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Among professions, physicians land No. 3 slot for ethics and honesty

Results of a national Gallup poll show physicians are connecting with patients in positive ways, DO believes.

A recent Gallup poll found that, out of a list of more than 20 professions, physicians were rated third highest for honesty and high ethical standards by the public.

This didn’t surprise Layne Subera, DO.

“Physicians have always been highly regarded by the communities that they serve,” Dr. Subera, who is on the AOA Ethics Subcommittee, wrote in an email to The DO. “They are especially well-regarded in rural areas, where they may be among the few citizens outside of the clergy who may have had formal training in ethics and philosophy.”

Since the ’70s and ’80s, public opinion of physicians’ morality has become more favorable, according to the poll. In 1977, 54% of respondents rated the honesty and ethical standards of physicians as very high or high. In 1981, that figure was 50%. But in the most recent poll, conducted last month, 67% of respondents gave physicians a very high or high rating for honesty and ethics.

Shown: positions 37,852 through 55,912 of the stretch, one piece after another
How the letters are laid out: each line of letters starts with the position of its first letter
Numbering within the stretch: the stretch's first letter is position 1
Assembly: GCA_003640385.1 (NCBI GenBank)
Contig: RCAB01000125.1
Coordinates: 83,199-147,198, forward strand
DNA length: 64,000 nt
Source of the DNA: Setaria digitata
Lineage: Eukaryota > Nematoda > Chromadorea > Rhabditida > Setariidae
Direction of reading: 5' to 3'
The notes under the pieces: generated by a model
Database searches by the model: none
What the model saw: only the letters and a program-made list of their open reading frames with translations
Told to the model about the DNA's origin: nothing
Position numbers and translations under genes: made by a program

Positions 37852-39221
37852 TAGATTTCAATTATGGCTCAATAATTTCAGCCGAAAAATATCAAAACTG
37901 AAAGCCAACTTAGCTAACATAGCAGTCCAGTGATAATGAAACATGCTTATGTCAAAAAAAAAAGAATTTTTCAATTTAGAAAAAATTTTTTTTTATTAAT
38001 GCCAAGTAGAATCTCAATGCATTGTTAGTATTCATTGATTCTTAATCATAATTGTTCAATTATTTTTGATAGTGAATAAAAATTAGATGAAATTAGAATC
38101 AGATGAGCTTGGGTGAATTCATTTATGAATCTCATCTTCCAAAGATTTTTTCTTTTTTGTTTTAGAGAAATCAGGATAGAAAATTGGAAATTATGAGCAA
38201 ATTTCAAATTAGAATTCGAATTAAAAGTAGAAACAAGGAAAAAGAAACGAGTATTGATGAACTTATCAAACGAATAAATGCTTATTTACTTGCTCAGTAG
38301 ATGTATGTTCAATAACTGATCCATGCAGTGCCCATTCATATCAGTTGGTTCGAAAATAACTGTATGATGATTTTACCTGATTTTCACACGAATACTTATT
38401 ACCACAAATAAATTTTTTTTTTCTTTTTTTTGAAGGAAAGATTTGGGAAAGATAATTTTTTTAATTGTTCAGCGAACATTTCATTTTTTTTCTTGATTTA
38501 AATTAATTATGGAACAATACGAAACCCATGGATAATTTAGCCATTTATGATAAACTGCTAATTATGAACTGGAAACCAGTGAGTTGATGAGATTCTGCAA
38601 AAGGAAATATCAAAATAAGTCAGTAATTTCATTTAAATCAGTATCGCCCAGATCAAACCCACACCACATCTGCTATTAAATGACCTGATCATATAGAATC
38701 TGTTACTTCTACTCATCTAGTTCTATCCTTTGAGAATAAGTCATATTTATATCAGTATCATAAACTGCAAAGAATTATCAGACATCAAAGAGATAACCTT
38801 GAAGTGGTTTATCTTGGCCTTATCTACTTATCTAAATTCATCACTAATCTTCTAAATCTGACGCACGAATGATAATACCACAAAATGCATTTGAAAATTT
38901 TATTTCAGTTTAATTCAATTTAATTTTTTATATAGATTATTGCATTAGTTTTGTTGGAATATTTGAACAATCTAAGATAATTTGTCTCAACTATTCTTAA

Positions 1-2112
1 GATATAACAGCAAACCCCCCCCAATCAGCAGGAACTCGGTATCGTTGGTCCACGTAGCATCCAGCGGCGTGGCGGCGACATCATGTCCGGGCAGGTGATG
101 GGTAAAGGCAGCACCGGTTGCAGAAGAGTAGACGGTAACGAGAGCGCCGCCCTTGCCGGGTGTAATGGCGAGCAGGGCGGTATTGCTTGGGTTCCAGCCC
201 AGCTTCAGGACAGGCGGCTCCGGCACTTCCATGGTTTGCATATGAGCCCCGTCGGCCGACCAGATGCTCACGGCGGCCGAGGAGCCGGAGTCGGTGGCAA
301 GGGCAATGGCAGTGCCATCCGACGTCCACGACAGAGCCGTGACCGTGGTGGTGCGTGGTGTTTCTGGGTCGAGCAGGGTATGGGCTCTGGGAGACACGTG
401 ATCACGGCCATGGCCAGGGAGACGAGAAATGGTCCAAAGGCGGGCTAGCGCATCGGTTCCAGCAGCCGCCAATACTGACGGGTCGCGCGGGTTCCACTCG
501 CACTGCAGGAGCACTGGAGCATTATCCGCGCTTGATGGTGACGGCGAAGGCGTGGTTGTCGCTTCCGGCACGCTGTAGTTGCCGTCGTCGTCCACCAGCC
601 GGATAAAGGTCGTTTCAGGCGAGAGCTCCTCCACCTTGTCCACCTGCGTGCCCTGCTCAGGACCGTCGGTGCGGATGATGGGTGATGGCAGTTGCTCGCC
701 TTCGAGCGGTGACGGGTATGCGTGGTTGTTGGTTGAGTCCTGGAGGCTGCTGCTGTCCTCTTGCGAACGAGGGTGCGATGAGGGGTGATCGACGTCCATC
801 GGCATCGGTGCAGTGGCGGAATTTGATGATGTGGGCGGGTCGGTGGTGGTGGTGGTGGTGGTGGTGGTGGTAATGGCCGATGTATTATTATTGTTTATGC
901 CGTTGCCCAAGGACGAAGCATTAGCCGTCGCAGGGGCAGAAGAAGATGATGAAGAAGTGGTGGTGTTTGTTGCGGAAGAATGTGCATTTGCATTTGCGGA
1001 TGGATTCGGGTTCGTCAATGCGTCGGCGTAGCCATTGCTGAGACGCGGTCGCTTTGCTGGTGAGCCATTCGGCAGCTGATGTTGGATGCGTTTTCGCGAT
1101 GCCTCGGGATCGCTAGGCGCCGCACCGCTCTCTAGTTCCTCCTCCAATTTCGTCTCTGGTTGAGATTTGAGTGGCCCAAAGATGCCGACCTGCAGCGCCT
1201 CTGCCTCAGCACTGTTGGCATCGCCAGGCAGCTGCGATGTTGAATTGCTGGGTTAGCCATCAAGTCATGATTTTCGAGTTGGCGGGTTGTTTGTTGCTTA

“Public perception of physicians has improved because organized medicine has taken an active role in promoting and growing biomedical ethics,” Dr. Subera wrote. “Ethics courses are now common in medical schools and at continuing education events.”

At No. 3, physicians fell behind nurses and pharmacists, who received the first and second slots, respectively.

“The top three most ethical professions are health-care-related,” Dr. Subera wrote. “That should make physicians feel positive about the services they are providing. They are connecting with people where it matters.”

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